#Never Drumpf University

Panic and despair permeate the air at the Republican National Committee headquarters and throughout enclaves of the Republican establishment and donor class.  Donald Trump did well on Super Tuesday, winning most of the states.  Trump and Cruz split states on Super Saturday.  Marco Rubio, while still in the game, fell farther behind.  Several winner-take-all state primaries are ahead.  If Trump wins those, it’s game over.  If Kasich wins his home state of Ohio and/or Rubio wins his home state of Florida, it’s game on and a contested convention.  None of these scenarios works out well for the GOP.

If beating Trump in the primaries won’t work, there are always other approaches to derail his campaign.  Three of the current tactics are the #NeverTrump campaign, scorn over his ancestral name Drumpf, and Trump University.

#NeverTrump is a hashtag campaign of those who will never vote for Donald Trump.  Senators Marco Rubio and Ben Sasse have joined the hashtag brigade.  So did Mitt Romney with his blistering speech last week calling Trump a “phony” and warning of the economic and national defense perils of a Trump presidency.

How ironic – if Mitt Romney had given speeches like this during his presidential campaign against Barack Obama in 2012, he might be running for re-election now, and Donald Trump would be filming another season of Celebrity Apprentice.

Yet at the last GOP debate in Detroit, moderator Chris Wallace asked each candidate if he would pledge unity with the eventual GOP nominee.  And they all vowed to support the last man standing at the Cleveland convention.  So much for #NeverTrump.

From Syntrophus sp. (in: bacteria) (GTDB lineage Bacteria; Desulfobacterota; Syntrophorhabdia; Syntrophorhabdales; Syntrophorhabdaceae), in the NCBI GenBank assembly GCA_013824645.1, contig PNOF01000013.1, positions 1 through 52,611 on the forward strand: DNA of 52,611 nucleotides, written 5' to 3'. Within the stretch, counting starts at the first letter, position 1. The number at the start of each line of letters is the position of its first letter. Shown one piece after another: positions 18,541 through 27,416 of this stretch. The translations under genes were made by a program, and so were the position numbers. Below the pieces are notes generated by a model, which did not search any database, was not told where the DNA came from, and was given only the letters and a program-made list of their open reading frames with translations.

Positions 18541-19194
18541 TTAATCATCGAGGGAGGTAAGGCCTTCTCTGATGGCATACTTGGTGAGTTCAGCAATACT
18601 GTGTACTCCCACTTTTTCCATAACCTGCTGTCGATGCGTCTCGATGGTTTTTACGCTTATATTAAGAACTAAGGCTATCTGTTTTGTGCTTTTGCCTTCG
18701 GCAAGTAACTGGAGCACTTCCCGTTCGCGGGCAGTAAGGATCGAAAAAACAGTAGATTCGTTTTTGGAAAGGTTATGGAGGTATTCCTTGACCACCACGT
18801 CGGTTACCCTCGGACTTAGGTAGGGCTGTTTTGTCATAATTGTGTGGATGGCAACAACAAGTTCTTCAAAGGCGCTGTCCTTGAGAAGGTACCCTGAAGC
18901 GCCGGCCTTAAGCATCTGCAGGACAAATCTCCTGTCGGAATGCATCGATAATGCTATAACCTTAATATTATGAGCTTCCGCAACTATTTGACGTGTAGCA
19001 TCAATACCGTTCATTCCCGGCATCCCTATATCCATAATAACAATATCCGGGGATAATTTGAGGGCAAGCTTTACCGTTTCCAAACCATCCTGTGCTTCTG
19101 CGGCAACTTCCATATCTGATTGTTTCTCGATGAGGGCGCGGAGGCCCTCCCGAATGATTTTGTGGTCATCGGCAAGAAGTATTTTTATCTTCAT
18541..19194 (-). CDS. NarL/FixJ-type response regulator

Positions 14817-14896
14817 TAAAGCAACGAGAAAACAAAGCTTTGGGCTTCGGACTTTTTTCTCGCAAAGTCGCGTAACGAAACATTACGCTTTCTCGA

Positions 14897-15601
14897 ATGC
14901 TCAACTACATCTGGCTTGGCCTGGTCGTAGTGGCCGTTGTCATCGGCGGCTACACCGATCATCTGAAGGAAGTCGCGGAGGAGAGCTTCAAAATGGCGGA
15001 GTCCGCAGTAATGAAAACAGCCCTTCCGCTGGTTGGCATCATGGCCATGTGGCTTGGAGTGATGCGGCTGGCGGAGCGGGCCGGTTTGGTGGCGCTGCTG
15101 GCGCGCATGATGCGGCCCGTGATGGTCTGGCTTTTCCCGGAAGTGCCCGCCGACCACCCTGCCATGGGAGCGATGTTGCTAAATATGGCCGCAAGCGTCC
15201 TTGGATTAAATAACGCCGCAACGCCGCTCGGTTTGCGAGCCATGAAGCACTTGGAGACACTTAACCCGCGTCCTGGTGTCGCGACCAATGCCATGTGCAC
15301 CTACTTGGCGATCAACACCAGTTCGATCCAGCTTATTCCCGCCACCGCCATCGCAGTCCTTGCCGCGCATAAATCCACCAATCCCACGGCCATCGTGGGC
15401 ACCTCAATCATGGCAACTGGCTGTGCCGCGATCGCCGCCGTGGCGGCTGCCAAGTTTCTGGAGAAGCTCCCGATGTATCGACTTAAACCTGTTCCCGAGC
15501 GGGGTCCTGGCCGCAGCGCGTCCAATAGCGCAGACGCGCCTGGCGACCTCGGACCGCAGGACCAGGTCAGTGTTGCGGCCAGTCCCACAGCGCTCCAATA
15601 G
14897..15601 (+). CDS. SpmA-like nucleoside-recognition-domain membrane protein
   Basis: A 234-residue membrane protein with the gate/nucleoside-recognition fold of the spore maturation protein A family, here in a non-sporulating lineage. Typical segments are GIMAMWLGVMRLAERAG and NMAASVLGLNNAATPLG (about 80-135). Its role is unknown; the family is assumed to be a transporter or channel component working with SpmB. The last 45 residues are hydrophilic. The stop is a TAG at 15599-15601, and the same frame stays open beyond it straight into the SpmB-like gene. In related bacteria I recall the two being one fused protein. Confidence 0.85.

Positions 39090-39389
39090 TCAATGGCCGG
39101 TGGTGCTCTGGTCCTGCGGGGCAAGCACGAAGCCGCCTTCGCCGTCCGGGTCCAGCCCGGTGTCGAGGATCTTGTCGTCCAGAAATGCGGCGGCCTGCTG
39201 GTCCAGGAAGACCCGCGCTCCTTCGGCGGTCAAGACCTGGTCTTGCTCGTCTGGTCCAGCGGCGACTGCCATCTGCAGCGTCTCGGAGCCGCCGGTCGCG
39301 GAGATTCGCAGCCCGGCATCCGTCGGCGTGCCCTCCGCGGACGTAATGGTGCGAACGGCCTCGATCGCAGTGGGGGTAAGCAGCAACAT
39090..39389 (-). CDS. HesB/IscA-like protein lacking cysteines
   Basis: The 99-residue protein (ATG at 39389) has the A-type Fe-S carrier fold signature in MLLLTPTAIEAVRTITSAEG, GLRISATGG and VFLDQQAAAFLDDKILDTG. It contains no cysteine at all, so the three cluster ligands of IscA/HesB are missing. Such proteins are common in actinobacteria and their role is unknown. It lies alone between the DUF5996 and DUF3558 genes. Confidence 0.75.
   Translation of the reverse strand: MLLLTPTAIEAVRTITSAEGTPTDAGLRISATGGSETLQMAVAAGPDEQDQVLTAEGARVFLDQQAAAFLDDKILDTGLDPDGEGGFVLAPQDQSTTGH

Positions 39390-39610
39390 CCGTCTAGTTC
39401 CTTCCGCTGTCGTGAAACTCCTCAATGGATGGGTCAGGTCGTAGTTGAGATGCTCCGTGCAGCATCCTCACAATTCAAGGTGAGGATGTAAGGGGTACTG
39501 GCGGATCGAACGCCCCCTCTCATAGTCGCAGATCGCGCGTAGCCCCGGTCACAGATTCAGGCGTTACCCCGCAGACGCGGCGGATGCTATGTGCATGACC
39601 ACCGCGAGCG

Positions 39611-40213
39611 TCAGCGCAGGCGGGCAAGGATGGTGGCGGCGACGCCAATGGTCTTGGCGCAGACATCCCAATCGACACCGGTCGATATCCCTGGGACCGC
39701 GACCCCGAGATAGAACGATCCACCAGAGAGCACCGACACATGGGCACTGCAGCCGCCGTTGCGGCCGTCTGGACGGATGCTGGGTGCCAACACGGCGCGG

The other problem is that there is not a #NeverTrump candidate on the ballot.  There may be agreement that the nominee cannot be Trump, but that’s as far as it goes.  Where does the opposition vote go?  Split among Cruz, Rubio, and Kasich, meaning Trump still wins.  Or else a brokered convention, which has the potential to destroy the Republican Party.  But hey, at least Amazon is capitalizing on the #NeverTrump movement by selling T-shirts.

The next big Trump derailment issue is his ancestral surname of Drumpf.  This was actually the name of Trump’s German grandfather, who anglicized his name to Trump.  Late-night comedian John Oliver told his audience of Trump’s original German name of Drumpf and thought this too would make a great Twitter campaign.  Another hashtag was born – #makedonalddrumpfagain.  The YouTube video of Oliver’s Trump rampage interestingly had more than 20 times the views of his actual show.  But making fun of Trump’s family name is unlikely to derail his campaign.